Note the massive growth here in wind/solar (over 8% p.a. over five decades, a 50-fold expansion on installed capacity compared to 2010), a substantial contribution from fossil fuels with CCS, and a more modest (though still major) expansion of the use of hydro, biomass and other renewables. The ‘gap’ is then filled by nuclear — this amounts to 52% of total final energy. The world in this scenario is almost completely electrified, so assuming a Carnot cycle efficiency for nuclear of 35%, this is equivalent to 13 TWt of primary energy (heat) from fission.
The final section of the article then justifies the large-scale nuclear component of Table 2, addressing the following major issues (briefly, naturally — this is not a book!):
- Technology options
- Is there enough fuel?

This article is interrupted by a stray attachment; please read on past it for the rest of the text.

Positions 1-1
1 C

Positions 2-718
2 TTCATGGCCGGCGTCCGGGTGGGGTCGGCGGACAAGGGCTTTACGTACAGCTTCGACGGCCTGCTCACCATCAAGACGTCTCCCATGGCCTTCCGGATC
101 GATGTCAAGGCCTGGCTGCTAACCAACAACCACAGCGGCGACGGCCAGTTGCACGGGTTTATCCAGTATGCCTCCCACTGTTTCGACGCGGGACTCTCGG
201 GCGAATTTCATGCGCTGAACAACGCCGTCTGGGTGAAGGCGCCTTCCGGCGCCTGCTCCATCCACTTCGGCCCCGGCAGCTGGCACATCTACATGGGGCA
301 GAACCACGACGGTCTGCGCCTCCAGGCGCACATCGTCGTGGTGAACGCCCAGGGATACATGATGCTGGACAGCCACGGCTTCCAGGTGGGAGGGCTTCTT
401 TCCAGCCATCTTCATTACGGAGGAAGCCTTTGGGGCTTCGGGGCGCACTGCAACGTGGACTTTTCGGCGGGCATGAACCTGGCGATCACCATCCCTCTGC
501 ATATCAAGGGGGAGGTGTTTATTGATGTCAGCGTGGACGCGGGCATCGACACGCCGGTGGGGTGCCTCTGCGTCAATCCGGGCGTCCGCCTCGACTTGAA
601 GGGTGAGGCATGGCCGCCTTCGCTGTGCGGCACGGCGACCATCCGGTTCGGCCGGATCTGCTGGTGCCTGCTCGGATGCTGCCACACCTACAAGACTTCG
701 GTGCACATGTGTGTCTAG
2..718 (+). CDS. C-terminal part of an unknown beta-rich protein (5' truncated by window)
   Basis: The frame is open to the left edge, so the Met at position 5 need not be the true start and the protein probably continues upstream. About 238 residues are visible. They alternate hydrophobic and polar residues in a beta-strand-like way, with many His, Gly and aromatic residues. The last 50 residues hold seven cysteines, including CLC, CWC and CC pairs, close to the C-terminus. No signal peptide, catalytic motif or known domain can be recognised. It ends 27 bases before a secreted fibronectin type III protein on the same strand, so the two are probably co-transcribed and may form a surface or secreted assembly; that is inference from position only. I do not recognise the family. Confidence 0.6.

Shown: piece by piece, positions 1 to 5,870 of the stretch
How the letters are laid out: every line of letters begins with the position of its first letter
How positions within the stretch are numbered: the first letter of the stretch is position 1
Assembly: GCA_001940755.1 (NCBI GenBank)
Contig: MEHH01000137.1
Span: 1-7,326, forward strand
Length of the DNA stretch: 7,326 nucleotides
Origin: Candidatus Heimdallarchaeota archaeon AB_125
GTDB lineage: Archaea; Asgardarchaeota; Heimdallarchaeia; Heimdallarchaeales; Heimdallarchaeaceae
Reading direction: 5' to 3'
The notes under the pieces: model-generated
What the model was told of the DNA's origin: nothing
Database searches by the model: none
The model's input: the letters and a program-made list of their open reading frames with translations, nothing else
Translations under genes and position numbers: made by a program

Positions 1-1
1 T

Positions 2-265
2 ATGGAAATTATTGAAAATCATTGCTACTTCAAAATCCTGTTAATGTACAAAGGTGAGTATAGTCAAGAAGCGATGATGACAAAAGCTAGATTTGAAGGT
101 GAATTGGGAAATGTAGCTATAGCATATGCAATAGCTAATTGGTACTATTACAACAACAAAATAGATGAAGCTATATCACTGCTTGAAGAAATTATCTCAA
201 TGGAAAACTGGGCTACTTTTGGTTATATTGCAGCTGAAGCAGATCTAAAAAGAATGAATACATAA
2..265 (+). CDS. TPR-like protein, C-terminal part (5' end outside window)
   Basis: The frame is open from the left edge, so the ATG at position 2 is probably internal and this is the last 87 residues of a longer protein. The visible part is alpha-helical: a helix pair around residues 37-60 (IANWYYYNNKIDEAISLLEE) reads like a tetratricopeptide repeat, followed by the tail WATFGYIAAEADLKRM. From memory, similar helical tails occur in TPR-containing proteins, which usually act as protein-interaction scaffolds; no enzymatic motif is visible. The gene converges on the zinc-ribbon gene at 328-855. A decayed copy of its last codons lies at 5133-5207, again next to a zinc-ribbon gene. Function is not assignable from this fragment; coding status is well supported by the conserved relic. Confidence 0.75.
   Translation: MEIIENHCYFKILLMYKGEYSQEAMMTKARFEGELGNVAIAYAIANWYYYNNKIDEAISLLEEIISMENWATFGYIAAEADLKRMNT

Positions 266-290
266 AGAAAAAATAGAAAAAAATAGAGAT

- Will carbon emissions intensity be sufficiently low to meet IPCC targets?
- Can nuclear plants be built quickly enough?
- Safety, proliferation and cost
I also note that:
In reality, there may be a greater or lesser supply from any of these low-carbon energy sources (i.e., the relative mix of nuclear fission, various renewable technologies, and CCS); this will depend on a broad range of complex factors, including carbon prices, subsidies and tariffs, energy security considerations, fossil fuel supply constraints, and technological, logistical, economic and socio-political circumstances…
If, for instance, renewables or CCS fail to reach the high penetration assumed in Table 2, then nuclear (or something else) will have to take up the slack.
I conclude with the following: